They aren't in the business to pay 80% of the market value pre-remodeling, put 15%-20% into the house to remodel it, and then hope to make 5% on the house, since there's too much risk, and they don't seem to do the work themselves (hiring contractors vs doing much yourself is a HUGE difference in expenses).

So bottom line - don't expect to sell it quick to an Ugly Homes person and expect to walk away with roughly the same net selling price as if you put it up for sale with a generous allowance for the average home buyer.
If you watch the shows the flippers like to have a 20% margin after fixup and the initial purchase price. Of course that does not include interest if the fixup takes longer than planned. To get an idea of the margins involved you can watch a few of the shows and see what their budgets look like.
Here is a link to an article, Flipping Houses it shows an 80k gross margin on a house that sells for 500k that was purchased for 350k with 70 k of fix up.
In addition there is the 10% round trip real estate private transfer tax for all the fees involved.
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Old 01-19-2014, 03:22 PM   #45
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Stagers vary in how they charge. We spent about $2500 on the stager. They did more than the usual staging stuff in that we were doing some work on the house getting ready to sell. DH and I were both working full-time then so the stagers helped us find contractors, met with contractors and did shopping for us for things for the house.

Anyway, their staging fee included bringing temporary furniture where needed with no additional rental cost. For example, we had a vacant bedroom and they brought in furniture for it.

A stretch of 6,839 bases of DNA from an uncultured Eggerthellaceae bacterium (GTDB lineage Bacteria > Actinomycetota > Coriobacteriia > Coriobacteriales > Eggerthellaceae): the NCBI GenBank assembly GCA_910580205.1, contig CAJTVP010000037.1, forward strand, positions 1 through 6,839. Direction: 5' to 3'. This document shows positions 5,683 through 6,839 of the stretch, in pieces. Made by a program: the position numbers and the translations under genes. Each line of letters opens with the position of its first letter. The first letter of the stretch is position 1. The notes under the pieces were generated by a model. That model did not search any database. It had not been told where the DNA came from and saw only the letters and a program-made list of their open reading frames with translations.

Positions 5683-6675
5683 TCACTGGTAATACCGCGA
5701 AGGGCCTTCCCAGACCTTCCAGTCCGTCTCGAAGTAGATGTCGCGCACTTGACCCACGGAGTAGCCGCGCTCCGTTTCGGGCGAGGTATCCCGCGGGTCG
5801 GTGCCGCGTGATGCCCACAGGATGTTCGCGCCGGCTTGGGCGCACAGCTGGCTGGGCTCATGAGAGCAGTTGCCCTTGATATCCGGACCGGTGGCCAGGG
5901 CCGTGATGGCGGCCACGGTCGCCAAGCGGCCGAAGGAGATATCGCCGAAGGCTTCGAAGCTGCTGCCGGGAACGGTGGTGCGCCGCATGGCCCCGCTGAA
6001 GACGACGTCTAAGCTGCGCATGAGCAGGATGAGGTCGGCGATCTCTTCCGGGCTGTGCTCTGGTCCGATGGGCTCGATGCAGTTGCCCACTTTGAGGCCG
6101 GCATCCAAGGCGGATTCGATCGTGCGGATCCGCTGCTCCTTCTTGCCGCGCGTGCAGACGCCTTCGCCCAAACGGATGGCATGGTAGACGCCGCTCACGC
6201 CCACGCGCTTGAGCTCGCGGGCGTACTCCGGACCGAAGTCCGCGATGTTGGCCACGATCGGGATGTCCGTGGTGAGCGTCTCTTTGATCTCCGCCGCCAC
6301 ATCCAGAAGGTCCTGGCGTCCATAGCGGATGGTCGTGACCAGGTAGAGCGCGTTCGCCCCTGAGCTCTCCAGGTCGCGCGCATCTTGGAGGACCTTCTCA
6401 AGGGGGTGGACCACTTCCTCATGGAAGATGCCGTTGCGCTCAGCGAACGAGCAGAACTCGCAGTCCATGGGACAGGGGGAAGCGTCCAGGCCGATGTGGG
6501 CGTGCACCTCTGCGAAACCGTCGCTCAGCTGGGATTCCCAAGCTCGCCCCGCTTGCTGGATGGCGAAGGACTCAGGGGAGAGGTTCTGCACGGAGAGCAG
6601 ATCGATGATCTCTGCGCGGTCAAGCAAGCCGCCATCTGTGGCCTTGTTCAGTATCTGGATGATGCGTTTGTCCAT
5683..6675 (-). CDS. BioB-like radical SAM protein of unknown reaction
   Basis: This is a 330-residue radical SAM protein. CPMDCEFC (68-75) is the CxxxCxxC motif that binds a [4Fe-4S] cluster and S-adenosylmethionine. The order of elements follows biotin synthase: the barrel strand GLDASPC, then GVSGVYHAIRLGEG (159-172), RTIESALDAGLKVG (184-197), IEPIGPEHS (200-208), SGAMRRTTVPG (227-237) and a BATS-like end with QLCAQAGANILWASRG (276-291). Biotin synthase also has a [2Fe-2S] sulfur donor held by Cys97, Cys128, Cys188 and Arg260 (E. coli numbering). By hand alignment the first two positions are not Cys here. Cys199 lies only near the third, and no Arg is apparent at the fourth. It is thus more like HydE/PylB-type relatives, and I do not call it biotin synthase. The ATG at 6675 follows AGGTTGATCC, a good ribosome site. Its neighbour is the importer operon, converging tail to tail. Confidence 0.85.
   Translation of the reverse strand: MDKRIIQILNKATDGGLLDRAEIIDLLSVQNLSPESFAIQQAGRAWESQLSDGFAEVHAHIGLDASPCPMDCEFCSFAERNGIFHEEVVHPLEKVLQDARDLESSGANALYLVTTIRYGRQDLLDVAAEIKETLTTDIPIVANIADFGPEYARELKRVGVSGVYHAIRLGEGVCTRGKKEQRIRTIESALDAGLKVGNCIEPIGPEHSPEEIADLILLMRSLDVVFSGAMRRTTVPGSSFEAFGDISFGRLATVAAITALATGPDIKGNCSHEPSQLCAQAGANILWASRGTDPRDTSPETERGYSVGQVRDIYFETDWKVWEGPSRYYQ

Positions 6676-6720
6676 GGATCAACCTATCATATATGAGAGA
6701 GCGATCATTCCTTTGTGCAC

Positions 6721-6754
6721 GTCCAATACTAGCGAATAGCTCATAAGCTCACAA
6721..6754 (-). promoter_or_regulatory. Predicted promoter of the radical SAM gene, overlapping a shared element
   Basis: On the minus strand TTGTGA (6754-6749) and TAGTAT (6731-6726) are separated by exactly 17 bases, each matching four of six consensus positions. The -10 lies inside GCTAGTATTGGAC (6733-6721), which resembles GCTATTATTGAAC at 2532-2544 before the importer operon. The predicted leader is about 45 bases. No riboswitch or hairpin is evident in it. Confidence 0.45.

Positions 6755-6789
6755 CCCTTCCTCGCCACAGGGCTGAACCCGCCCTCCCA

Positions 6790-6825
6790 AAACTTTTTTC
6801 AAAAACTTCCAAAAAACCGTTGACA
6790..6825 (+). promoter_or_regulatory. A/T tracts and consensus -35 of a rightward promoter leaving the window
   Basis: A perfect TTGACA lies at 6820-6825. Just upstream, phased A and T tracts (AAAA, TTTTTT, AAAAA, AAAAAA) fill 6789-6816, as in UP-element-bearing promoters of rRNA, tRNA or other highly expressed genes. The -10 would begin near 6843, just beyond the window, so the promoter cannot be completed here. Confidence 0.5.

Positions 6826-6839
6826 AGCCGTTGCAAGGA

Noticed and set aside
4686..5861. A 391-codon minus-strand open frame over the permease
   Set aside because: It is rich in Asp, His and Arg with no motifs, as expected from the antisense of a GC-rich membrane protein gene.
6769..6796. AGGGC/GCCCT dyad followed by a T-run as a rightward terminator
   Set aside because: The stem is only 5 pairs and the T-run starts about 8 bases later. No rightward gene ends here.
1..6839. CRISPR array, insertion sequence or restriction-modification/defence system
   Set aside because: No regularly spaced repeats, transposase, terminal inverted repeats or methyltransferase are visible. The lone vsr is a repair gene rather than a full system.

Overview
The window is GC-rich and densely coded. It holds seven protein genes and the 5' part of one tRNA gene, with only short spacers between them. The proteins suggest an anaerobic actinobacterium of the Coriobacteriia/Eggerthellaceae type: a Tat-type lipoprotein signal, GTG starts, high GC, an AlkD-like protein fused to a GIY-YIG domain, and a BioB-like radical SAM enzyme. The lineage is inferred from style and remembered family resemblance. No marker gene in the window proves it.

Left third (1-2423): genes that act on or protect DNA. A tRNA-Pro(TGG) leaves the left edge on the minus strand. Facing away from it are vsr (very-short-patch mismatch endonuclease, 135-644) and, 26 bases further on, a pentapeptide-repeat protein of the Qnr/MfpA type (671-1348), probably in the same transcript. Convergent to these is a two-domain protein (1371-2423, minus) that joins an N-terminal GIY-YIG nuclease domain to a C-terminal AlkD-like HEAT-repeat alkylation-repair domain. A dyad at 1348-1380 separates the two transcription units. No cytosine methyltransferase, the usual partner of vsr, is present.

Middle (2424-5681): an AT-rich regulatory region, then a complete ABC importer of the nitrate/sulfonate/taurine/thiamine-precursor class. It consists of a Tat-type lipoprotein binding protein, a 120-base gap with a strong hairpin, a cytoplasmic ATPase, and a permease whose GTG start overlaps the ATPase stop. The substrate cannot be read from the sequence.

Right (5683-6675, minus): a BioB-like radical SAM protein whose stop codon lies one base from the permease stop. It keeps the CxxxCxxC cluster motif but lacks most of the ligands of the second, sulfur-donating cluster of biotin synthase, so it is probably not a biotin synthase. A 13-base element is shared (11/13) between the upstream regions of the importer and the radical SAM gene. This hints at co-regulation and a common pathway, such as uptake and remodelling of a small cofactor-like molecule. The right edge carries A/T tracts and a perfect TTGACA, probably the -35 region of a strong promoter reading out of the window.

We did this for two houses that we sold. In both cases it was very inexpensive to do and immensely improved how the house looked. Only in the most high end houses will this not be sufficient.
Or you could read "Staging for Dummies", which I did recently. I'm a DYI person so this worked fine for me. Book give tips for working with stagers, including getting the best price, so it might be helpful in any case. Also, there is a big difference in remodeling and staging, which the book covers. Staging is an investment whose return should be exceeded by a greater selling price than achieved otherwise.
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Old 01-19-2014, 03:30 PM   #46
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This is an excellent thread, with lots of experienced people posting.

I hope to die in situ, so with luck I will not have to make these decisions myself.

One thing for sure, so much depends on the market where you are trying to buy or sell. Someone mentioned all the things that would ordinarily be expected in a $200K house, and I found it funny since in urban Seattle you would be expecting a lot to even expect 4 walls at that price.

Ha
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Old 01-19-2014, 04:07 PM   #47
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This is an excellent thread, with lots of experienced people posting. I hope to die in situ, so with luck I will not have to make these decisions myself. One thing for sure, so much depends on the market where you are trying to buy or sell. Someone mentioned all the things that would ordinarily be expected in a $200K house, and I found it funny since in urban Seattle you would be expecting a lot to even expect 4 walls at that price. Ha
Would you get a roof with the walls too? You are certainly correct about the market. Where I live in smaller town fly over country, my $150,000 house is easily top 10% in value. 200k would be top 3% without question. If someone built a new 500k home here, which would probably buy a shack in some coastal areas, we would all pay $10 bucks to tour the place.